Welcome Your IET account
Google browser on smartphone

Google misled users over data privacy issues, says Australian watchdog

Image credit: Pixabay

Australia’s competition regulator has accused Google of misleading consumers to get permission for use of their personal data for targeted advertising.

The move, which is seeking a fine “in the millions” and aims to establish a precedent, comes as scrutiny grows worldwide over data privacy, with US and European lawmakers currently investigating how tech companies treat user data.

In court documents, the Australian Competition and Consumer Commission (ACCC) accused Google of not explicitly getting consent or properly informing consumers of a 2016 move to combine personal information in Google accounts with browsing activities on non-Google websites.

“This change... was worth a lot of money to Google,” said commission chairman Rod Sims. “We allege they’ve achieved it through misleading behaviour.”

The change allowed Google to link the browsing behaviour of millions of consumers with their names and identities, providing it with extreme market power, the regulator added.

Sims said: “We consider Google misled Australian consumers about what it planned to do with large amounts of their personal information, including internet activity on websites not connected to Google.”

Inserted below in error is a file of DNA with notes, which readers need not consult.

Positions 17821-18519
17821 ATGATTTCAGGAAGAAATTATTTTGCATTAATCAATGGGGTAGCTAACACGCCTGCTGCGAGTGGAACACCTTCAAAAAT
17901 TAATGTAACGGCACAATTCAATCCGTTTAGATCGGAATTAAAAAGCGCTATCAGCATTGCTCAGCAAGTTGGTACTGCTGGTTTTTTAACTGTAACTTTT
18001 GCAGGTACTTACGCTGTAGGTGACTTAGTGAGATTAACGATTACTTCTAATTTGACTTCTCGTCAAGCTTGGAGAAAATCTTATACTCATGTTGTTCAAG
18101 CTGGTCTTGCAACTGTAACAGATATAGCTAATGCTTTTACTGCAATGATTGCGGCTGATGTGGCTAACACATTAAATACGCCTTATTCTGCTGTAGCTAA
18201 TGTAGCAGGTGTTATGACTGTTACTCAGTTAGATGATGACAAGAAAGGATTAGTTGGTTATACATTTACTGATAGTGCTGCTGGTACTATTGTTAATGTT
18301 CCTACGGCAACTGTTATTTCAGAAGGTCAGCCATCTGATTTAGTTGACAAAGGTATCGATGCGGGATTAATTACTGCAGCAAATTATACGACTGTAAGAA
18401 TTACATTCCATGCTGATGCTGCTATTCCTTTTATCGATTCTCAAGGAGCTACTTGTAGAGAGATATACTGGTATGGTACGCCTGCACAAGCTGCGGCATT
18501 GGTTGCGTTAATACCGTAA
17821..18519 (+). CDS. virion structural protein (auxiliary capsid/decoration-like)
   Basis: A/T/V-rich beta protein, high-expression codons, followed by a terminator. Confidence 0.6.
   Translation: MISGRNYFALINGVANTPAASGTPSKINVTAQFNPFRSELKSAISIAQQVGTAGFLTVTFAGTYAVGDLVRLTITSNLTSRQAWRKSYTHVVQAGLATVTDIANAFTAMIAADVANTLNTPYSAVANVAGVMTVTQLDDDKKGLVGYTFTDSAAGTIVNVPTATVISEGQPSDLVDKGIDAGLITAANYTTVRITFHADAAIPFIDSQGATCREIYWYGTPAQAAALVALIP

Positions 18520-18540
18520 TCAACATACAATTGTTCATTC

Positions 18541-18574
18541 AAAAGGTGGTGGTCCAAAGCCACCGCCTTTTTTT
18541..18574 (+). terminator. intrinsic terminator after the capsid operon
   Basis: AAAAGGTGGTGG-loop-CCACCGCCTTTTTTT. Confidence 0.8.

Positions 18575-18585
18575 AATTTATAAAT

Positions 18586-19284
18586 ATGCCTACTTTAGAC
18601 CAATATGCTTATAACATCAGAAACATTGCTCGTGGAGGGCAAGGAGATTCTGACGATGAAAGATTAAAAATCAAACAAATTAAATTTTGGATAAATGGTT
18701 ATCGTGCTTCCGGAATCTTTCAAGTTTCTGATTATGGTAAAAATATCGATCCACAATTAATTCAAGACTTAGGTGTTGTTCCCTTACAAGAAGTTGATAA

In response to these allegations, Google said the change was optional and consumer consent was sought through prominent and easy-to-understand notifications.

“If a user did not consent, their experience of our products and services remained unchanged,” a Google spokesman said in an email, adding that the company intends to defend its position on the matter.

In June 2016, Google had changed the wording of its privacy policy, dropping a statement that it would not combine data known as “cookies” from its advertisement display business, DoubleClick, with users’ personal information.

Instead, the new policy read: “Depending on your account settings, your activity on other sites and apps may be associated with your personal information in order to improve Google services.”

The Australian regulator alleges that Google used the combined data to boost targeted advertising – a key income source – and that it did not make clear to consumers of its changes in its privacy policy. “This is an action we are taking that others have not,” Sims said. 

The regulator, through its action in Australia’s Federal Court, wanted to establish the common law on what providers in various jurisdictions could do, and was potentially seeking “millions” in damages, he added, without specifying a figure.

He said: “We will keep taking action, as will agencies overseas, and it will shape how these platforms behave, to make sure that the internet is a benefit to users, not a detriment.”

In June, a class-action lawsuit was filed against the tech company in the US. It claimed its tracking of users when they browse in private modes illegally violates user privacy.

Also at the start of 2020, the company announced plans to “phase out” support for third-party cookies in its Chrome browser as part of measures designed to improve user privacy.

Sign up to the E&T News e-mail to get great stories like this delivered to your inbox every day.

Recent articles

Info Message

We use cookies to give you the best online experience. Please let us know if you agree to all of these cookies.


Learn more about IET cookies and how to control them